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How to deal with remote workers

Remote
Underperformance
Internal Communication
Managing Expectations

6 December, 2017

Nikhil decides to give an engineer who wants to work remotely a second shot, despite the engineer's initial attempt not working well.

Problem

One of my direct reports asked me whether he could work remotely for a few days. Since I used to work in a company where remote work was quite common, I agreed. However, this experience didn't turn out to be very positive. He was not connected at the same time every day so we didn't know when to reach him, he didn't communicate enough with the rest of the team, and other engineers were unhappy with his progress as well as the concept of remote work in general. A few days after he came back to the office, he asked me whether he could work remotely again during the next month.

Actions taken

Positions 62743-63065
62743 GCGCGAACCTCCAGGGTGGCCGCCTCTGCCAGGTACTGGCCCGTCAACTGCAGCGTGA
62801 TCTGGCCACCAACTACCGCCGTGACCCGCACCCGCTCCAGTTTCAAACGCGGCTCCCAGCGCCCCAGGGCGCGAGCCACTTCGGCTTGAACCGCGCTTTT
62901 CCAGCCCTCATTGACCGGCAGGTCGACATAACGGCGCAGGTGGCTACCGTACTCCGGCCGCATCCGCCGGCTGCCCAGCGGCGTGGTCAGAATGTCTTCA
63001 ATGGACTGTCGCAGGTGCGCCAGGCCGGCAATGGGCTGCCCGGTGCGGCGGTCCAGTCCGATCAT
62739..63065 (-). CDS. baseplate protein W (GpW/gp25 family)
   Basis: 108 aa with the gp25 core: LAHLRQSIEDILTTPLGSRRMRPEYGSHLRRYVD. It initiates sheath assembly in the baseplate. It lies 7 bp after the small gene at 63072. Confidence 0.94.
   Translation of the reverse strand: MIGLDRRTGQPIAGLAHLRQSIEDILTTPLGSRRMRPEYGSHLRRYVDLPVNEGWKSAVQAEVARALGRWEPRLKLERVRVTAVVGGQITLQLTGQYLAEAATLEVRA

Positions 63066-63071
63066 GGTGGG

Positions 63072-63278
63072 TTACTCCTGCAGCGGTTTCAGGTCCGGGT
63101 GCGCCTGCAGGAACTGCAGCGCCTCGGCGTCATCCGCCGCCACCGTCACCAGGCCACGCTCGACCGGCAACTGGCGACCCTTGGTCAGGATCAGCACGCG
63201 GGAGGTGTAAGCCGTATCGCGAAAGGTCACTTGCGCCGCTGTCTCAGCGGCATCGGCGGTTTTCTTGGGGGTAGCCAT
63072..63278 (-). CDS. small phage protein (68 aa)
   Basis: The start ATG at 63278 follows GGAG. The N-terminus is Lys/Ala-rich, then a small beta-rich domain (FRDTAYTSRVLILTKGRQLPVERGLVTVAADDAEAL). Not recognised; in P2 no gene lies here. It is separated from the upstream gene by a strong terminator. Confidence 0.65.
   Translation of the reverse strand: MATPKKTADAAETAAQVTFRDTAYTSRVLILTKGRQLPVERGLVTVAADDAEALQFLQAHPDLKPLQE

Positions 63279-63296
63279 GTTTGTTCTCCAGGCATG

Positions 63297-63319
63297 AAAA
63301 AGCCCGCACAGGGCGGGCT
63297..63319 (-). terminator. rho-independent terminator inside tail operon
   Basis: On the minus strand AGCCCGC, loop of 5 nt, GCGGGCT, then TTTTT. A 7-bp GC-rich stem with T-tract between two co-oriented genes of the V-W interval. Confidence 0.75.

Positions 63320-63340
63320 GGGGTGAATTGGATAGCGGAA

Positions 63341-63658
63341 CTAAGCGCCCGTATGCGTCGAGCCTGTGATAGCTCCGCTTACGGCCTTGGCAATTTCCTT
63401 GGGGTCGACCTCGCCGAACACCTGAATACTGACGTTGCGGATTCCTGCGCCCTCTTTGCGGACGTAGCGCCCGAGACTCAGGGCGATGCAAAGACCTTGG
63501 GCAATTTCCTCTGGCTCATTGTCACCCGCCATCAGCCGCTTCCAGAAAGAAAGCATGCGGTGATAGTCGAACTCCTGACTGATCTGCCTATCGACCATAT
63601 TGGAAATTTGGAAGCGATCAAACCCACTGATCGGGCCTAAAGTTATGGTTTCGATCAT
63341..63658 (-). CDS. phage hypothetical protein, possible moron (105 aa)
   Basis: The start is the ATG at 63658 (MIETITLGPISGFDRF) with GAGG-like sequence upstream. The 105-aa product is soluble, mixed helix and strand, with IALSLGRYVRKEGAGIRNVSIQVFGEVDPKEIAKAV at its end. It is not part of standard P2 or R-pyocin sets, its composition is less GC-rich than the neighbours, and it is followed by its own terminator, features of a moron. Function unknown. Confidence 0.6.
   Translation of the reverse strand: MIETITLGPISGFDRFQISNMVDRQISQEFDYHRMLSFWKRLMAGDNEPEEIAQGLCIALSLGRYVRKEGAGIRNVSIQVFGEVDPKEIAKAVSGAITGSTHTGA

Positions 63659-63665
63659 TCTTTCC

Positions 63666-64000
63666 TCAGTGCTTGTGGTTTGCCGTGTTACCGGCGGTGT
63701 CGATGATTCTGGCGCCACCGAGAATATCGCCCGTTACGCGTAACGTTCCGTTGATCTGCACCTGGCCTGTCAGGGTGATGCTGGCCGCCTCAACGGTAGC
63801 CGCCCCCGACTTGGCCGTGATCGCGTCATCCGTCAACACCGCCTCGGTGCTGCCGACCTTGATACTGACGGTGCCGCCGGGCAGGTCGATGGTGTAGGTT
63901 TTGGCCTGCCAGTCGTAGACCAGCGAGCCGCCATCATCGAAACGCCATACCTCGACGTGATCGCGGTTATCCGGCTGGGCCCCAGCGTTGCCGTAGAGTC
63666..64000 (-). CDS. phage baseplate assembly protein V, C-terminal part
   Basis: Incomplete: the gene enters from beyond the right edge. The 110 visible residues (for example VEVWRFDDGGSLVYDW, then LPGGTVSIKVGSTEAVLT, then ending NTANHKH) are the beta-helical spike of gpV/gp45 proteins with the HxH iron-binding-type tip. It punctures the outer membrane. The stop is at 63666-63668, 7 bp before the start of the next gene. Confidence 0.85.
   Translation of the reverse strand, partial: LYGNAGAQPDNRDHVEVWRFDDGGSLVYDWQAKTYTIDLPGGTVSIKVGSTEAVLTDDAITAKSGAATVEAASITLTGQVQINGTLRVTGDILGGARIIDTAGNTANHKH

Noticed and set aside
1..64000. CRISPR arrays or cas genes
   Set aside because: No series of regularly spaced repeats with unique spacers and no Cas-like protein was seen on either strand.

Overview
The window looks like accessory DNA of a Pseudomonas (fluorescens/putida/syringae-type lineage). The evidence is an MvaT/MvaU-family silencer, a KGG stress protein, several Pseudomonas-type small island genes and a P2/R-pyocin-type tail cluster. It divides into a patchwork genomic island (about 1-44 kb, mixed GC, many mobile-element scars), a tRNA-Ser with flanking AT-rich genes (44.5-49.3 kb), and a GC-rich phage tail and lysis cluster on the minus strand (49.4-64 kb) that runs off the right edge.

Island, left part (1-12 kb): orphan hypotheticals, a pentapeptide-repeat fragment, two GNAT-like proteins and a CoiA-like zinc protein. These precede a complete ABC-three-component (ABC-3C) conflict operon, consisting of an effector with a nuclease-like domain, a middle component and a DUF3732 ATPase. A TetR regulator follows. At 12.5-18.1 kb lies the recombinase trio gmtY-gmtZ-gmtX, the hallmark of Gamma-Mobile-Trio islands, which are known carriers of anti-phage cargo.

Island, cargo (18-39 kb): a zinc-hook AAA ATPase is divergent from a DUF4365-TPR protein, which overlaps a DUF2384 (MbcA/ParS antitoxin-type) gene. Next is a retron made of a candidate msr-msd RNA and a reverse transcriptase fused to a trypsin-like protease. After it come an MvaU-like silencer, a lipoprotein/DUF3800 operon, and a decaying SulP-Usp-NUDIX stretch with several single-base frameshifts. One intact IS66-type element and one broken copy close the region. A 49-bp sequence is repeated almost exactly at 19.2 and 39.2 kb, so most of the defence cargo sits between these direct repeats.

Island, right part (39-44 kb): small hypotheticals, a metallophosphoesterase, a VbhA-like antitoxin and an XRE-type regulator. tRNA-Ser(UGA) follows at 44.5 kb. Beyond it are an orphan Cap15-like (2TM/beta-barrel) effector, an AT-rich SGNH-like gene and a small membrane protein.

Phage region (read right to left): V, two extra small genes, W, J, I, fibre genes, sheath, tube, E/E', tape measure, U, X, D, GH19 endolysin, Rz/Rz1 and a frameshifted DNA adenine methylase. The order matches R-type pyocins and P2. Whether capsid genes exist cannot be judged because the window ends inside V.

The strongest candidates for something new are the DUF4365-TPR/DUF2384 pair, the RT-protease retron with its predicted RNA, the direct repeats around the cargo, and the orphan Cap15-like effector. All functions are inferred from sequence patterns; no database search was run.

I had two options. I could either tell him "No, it did not go well last time", or "The last time we tried this, a few things did not go well, so let's figure out how we can improve the process this time". I picked the second option and set very clear expectations for him. First, he would have to make it very clear when he was going to be available, so that the other engineers could reach him; second, he would need to communicate a lot more about what he was working on as well as the status of the work, in order to make up for not being there in person. It went much better the second time. I asked his peers for feedback and the feedback this time was a lot more positive. This set the right tone for the rest of the group, and helped people realize that when done right, remote work can be effective.

Lessons learned

As a manager, when you are disappointed with an outcome, try to think whether you set the expectations clearly enough. In this case, this approach enabled me to find a satisfying compromise with this employee, rather than saying no after a not-so-good experience.


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